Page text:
Explicit Interface Implementation

In the implementation shown so far, the implementing class (in this case, Document) creates a member method with the same signature and return type as the method detailed in the interface. It is not necessary to explicitly state that this is an implementation of an interface; this is understood by the compiler implicitly.

What happens, however, if the class implements two interfaces, each of which has a method with the same signature? Example 8-5 creates two interfaces: IStorable and ITalk. The latter implements a Read( )method that reads a book aloud. Unfortunately, this conflicts with the Read( ) method in IStorable.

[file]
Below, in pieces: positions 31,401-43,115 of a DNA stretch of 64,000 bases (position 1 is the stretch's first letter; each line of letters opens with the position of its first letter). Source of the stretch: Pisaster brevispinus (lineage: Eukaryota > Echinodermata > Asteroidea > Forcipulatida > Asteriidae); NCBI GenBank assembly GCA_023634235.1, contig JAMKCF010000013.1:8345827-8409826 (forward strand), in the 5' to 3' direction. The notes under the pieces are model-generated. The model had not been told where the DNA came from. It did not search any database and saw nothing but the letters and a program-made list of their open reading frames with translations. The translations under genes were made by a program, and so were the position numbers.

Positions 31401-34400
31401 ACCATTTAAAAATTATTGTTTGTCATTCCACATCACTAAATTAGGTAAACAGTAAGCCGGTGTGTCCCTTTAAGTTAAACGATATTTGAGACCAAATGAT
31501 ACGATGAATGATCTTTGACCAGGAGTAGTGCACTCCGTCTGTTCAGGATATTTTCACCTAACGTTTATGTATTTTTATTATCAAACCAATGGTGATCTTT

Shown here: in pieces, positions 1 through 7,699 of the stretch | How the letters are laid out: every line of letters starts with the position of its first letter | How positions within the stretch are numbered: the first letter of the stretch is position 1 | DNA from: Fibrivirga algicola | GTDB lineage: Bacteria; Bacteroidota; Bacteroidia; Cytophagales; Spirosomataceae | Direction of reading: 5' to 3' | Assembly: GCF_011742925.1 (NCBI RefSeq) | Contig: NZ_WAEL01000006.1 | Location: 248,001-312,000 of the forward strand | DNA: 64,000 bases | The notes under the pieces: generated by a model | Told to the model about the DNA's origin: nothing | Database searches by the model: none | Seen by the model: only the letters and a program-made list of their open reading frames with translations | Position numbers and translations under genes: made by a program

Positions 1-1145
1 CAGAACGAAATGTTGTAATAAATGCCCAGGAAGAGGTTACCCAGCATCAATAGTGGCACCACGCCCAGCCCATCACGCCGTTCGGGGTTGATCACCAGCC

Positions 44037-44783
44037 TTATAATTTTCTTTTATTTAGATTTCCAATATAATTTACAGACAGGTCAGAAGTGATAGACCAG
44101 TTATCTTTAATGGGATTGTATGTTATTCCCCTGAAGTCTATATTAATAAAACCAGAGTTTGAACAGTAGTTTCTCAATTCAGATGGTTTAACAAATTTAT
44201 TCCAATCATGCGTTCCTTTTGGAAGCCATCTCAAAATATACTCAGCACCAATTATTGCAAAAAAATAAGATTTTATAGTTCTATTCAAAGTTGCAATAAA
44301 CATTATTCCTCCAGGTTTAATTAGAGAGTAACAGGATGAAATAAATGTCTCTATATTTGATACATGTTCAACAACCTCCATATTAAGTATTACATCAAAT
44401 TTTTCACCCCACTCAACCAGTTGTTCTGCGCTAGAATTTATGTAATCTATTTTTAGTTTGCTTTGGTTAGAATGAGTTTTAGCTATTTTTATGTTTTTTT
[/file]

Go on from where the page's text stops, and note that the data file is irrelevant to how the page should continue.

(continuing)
Because both IStorable and ITalk have a Read( ) method, the implementing Document class must use explicit implementation for at least one of the methods. With explicit implementation, the implementing class (Document) explicitly identifies the interface for the method:

void ITalk.Read( )

This resolves the conflict, but it creates a series of interesting side effects.

First, there is no need to use explicit implementation with the other method of Talk( ):

public void Talk( )

Because there is no conflict, this can be declared as usual.

More importantly, the explicit implementation method cannot have an access modifier:

void ITalk.Read( )

This method is implicitly public.

In fact, a method declared through explicit implementation cannot be declared with the abstract, virtual, override, or new modifiers.

Most important, you cannot access ...

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